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Critical Reviews™ in Eukaryotic Gene Expression
IF: 2.156 5-Year IF: 2.255 SJR: 0.649 SNIP: 0.599 CiteScore™: 3

ISSN Print: 1045-4403
ISSN Online: 2162-6502

Critical Reviews™ in Eukaryotic Gene Expression

DOI: 10.1615/CritRevEukarGeneExpr.v22.i4.50
pages 309-324

Integrin Control of Tumor Invasion

Dara S. Missan
Center for Cell Biology & Cancer Research, Albany Medical College, Albany, New York, USA
Michael DiPersio
Center for Cell Biology & Cancer Research, Albany Medical College, Albany, New York, USA

ABSTRACT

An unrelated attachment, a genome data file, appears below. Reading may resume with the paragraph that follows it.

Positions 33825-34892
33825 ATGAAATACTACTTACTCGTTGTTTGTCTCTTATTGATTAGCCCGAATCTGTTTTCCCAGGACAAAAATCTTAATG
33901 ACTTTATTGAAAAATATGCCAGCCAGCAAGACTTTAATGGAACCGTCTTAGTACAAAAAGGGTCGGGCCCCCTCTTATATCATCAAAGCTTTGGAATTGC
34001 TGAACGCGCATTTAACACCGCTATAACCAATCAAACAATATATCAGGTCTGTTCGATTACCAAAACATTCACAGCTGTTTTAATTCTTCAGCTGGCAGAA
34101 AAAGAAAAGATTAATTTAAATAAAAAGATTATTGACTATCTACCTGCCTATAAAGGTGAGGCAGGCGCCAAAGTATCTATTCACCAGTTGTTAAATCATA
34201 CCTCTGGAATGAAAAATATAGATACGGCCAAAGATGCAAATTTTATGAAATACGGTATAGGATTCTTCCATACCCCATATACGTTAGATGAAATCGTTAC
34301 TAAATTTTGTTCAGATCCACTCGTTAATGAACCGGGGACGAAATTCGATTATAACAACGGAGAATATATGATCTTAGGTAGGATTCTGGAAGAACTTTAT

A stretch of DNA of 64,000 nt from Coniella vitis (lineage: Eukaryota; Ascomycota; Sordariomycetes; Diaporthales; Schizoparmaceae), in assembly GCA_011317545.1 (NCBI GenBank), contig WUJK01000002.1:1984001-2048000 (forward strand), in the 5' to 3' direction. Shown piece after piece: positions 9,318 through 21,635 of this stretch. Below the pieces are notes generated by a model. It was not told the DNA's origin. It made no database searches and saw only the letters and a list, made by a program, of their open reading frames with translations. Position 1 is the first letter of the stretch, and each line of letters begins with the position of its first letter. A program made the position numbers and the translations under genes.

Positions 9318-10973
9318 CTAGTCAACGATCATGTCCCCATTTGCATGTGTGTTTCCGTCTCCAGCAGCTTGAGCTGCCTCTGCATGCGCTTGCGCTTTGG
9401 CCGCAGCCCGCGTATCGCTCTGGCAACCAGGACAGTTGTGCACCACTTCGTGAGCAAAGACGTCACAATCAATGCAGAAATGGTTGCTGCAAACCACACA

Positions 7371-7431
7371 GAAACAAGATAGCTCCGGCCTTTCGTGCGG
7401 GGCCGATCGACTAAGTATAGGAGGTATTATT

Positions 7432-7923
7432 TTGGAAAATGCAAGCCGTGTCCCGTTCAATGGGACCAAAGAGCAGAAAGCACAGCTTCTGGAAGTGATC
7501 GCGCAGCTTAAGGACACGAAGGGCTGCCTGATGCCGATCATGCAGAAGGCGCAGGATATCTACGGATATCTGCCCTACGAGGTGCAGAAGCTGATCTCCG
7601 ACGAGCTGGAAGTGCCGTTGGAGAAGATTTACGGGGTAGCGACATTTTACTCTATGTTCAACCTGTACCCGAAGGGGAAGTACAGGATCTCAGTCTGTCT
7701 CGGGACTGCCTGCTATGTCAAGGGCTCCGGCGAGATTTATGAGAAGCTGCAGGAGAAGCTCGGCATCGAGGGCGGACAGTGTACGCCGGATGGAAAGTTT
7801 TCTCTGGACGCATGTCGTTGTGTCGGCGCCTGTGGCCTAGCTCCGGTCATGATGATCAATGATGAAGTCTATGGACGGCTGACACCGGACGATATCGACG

Metastasis is the leading cause of death in cancer patients, and strategies to inhibit tumor cell invasion are a major focus of current efforts to develop cancer treatments. The extracellular matrix (ECM) provides both structural support and extracellular cues that regulate invasive tumor growth, and tumor-associated changes in ECM contribute to cancer progression. Integrins, the major receptors for cell adhesion to ECM, are important at every stage of cancer and occupy a critical position as transducers of chemical and mechanical signals that control tumor cell responses to ECM (i.e., outside-in signaling), as well as tumor-mediated changes to ECM that facilitate invasive growth and metastasis (i.e., inside-out signaling). Integrins are therefore attractive therapeutic targets for antagonistic agents. Here, we provide an overview of cancer-promoting functions of integrins on tumor cells, with a focus on roles in regulating cell invasion, ECM remodeling, tumor angiogenesis, and gene expression. We will also discuss how integrin functions are modulated by ECM ligands outside the cell, cytoskeletal/signaling proteins inside the cell, and other cell surface proteins. Finally, we will discuss current progress towards developing integrin antagonists for clinical use, including barriers that must still be overcome before integrins can be fully exploited as therapeutic targets.


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